For decades, it was presumed that doctors divorced at higher rates than the general public. As detailed on the Harvard Medical School news site, many speculated that physicians were "more likely to be divorced...because of the long hours they keep and the stress associated with the job."

However, a recent study published in The BMJ (once known as The British Medical Journal) offers evidence to the contrary. While the divorce rate for workers outside the health care industry hovers around 35 percent, doctors had only a 24 percent likelihood of divorce. Similar professions carried similar rates - 23 percent for pharmacists and 25 percent for dentists (and 27 percent for lawyers).

The numbers, though, were drastically higher for women than for men.

Florida lawmakers eye alimony do-over

Florida lawmakers are gearing up to spar over one of their most perennially contentious issues — permanent alimony. Currently, bills are introduced to both the house and senate to re-examine the standards for determining permanent alimony, with very strong supporters on both sides of the issue. If the bills are successful, the guidelines for when to assign permanent alimony and how much one must pay will be tightened.

Those who support the change claim that, under the current system, the burden is simply unfair and is costing them more than is reasonable. On the other side, those receiving alimony claim that the changes amount to a penalty for keeping a home or raising children with a former spouse.

Woman claims husband hid assets, sues charitable recipient

When a couple with a great many assets decide to divorce, one spouse or another may choose to drain their accounts in surprising ways. The emotions at the heart of a divorce often express themselves in spouses trying to punish each other by doing anything they can to keep their spouse from getting a large chunk of the marital property. A Florida woman is accusing her husband of doing just during their divorce. The woman has gone so far as to sue the recipient of a large charitable donation from her husband, claiming that she is entitled to much of the gift herself.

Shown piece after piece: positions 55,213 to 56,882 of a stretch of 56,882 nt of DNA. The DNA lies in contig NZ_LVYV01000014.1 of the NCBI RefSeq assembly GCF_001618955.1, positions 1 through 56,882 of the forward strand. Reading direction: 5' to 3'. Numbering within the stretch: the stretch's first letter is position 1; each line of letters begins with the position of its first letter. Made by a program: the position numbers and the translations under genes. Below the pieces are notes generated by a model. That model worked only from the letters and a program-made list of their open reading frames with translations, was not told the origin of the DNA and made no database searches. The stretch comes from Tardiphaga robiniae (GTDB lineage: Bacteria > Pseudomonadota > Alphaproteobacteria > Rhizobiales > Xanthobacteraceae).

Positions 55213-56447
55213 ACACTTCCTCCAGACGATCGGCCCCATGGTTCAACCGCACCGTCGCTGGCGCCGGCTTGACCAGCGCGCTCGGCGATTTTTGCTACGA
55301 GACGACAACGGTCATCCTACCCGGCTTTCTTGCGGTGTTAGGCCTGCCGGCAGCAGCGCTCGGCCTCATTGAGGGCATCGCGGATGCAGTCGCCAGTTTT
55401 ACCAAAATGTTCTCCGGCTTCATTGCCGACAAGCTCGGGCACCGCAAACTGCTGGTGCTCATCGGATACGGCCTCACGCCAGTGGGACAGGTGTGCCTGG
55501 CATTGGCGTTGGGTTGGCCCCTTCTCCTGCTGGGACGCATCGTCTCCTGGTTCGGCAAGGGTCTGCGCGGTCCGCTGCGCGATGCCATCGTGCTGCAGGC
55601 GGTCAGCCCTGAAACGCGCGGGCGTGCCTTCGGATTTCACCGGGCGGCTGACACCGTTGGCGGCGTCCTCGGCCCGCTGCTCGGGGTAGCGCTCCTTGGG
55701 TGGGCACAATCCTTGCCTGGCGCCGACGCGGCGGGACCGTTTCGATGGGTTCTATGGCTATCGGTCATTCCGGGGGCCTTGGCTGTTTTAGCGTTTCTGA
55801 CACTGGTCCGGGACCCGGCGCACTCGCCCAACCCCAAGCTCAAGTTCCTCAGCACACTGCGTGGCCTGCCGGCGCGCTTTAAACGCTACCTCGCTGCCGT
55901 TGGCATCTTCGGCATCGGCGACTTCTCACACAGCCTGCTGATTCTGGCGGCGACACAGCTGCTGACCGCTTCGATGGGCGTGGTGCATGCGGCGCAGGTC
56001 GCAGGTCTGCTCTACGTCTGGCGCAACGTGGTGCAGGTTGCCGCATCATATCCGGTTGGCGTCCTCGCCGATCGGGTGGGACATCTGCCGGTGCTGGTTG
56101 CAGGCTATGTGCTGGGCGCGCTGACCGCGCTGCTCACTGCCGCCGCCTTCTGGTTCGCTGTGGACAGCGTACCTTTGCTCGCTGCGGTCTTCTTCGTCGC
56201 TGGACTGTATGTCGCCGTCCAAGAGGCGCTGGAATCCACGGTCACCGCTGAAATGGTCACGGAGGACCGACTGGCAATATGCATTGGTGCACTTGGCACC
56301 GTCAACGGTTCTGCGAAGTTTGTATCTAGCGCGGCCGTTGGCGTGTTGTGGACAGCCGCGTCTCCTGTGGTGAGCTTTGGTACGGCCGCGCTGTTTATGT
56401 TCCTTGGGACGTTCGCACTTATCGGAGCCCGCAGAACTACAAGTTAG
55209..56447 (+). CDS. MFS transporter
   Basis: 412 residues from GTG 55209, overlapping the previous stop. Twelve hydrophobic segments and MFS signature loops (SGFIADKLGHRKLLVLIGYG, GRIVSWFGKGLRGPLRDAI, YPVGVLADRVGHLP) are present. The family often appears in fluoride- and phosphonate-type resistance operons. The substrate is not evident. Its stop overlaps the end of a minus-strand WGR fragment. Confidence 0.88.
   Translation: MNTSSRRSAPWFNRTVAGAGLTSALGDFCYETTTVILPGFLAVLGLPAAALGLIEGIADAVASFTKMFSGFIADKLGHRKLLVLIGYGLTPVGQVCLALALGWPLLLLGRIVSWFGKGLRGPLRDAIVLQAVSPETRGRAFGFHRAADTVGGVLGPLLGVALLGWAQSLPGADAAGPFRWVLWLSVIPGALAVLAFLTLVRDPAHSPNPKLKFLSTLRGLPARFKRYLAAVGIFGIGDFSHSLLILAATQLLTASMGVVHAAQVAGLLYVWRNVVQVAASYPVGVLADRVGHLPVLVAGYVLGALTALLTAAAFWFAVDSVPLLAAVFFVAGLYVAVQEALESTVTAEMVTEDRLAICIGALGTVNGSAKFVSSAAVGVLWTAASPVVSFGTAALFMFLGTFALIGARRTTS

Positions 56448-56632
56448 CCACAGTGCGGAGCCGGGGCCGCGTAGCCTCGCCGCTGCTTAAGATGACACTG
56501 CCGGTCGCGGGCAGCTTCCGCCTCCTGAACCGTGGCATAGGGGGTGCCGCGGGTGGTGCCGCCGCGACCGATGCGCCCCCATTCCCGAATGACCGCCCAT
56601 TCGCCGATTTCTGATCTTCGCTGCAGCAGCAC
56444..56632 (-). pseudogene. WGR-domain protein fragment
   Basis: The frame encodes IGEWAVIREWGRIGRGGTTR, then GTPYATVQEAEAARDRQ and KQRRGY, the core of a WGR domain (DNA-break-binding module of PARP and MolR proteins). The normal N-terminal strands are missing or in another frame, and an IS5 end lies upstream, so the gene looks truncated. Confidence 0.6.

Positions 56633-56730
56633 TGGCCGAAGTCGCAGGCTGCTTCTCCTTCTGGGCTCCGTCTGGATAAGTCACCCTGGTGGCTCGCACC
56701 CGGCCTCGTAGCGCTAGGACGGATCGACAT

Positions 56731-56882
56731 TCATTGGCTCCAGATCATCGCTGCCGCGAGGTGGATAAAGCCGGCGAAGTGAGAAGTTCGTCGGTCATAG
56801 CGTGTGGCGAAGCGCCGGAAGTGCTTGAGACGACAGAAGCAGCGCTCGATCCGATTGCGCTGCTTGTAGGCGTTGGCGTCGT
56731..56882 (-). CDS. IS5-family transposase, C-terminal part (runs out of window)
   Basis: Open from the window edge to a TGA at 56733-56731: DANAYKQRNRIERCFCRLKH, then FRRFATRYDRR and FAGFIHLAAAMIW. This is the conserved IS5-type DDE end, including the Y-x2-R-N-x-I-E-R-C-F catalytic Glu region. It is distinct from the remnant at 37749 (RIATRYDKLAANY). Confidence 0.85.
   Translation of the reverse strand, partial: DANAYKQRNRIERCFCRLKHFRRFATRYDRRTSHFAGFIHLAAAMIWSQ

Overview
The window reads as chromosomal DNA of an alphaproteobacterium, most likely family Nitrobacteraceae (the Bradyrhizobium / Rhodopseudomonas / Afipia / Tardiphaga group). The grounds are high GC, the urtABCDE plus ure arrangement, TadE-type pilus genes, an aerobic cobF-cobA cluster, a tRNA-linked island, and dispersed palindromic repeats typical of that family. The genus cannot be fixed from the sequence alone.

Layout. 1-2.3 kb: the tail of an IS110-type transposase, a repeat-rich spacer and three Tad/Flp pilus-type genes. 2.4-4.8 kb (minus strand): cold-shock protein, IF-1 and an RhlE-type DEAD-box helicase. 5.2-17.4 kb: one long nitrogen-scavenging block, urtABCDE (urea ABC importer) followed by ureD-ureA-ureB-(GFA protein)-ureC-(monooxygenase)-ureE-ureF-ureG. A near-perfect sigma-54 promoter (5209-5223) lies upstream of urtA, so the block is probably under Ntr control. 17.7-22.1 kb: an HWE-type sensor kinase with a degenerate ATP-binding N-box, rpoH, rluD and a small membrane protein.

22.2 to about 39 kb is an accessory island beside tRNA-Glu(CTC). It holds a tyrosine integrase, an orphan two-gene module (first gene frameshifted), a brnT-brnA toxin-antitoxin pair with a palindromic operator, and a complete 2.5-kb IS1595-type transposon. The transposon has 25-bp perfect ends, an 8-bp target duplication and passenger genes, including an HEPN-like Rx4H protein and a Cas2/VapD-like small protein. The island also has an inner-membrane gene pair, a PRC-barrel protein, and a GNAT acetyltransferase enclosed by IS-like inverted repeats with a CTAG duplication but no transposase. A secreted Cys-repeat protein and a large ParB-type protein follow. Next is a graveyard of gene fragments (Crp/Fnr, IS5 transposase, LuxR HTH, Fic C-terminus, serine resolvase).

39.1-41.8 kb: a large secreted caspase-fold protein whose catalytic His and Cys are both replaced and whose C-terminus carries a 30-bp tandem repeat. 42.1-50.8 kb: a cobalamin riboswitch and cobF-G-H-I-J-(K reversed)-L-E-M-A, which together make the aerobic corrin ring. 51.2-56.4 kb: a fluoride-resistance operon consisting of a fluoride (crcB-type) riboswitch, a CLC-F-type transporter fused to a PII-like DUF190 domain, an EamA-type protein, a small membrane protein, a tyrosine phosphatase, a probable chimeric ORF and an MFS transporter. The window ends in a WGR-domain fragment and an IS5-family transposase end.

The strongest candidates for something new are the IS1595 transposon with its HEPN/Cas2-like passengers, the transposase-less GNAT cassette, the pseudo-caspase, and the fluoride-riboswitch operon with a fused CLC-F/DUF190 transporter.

According to a suit brought against the Worcester Polytechnic Institute, the woman alleges that her husband hid millions of dollars in offshore accounts while they were negotiating a fair divorce settlement. After the divorce was finalized, she claims that he took more than $40 million and it to the school as a charitable donation. The gift is, at the moment, the largest single donation from an individual in the school's history.

Celebrity child support is still contentious

Just because you're a celebrity doesn't mean that you are immune from child support laws that effect the rest of us. Recently, singer and actor Marc Anthony lost a legal battle over increasing child support payments to his former wife and Miss Universe winner Dayanara Torres. Under the terms of the case, the former beauty queen sought significant increases to her children's already robust support payments, claiming that the disparity in the quality of her home and Anthony's was upsetting to her children.

The case resulted in a win for Torres, compelling Anthony to more than double his previous payments of child support for the two sons he fathered with the pageant winner, from roughly $6,500 per month to over $14,000 per month. The mother and winner of the case noted that this award was more than she had initially sought.

Former governor faces divorce but has a prenuptial agreement

Former Florida Governor Charlie Crist has filed for divorce from his second wife, telling a Florida newspaper, "I think the world of Carole. She's an amazing person. It just didn't work out for us." The two were a surprising pair who often operated at opposite ends of the political spectrum. Crist was elected to governor as a Republican, while his wife was an outspoken democrat socialite. Despite their political and personal differences, the two anticipate settling their divorce in a straightforward manner using collaborative law.

While it still remains to be seen how the divorce will actually play out, and if it will indeed be a rare low-conflict process for a relatively high-profile couple, it is admirable that the two are attempting to face the difficulties of divorce head-on. Hopefully, their example can resonate with other couples considering divorce, and demonstrate that a divorce does not have to be a bitter battle between mortal rivals. Divorce can be a civil process that prepares both sides for a healthy new season on the other side, if the couple is willing to let it.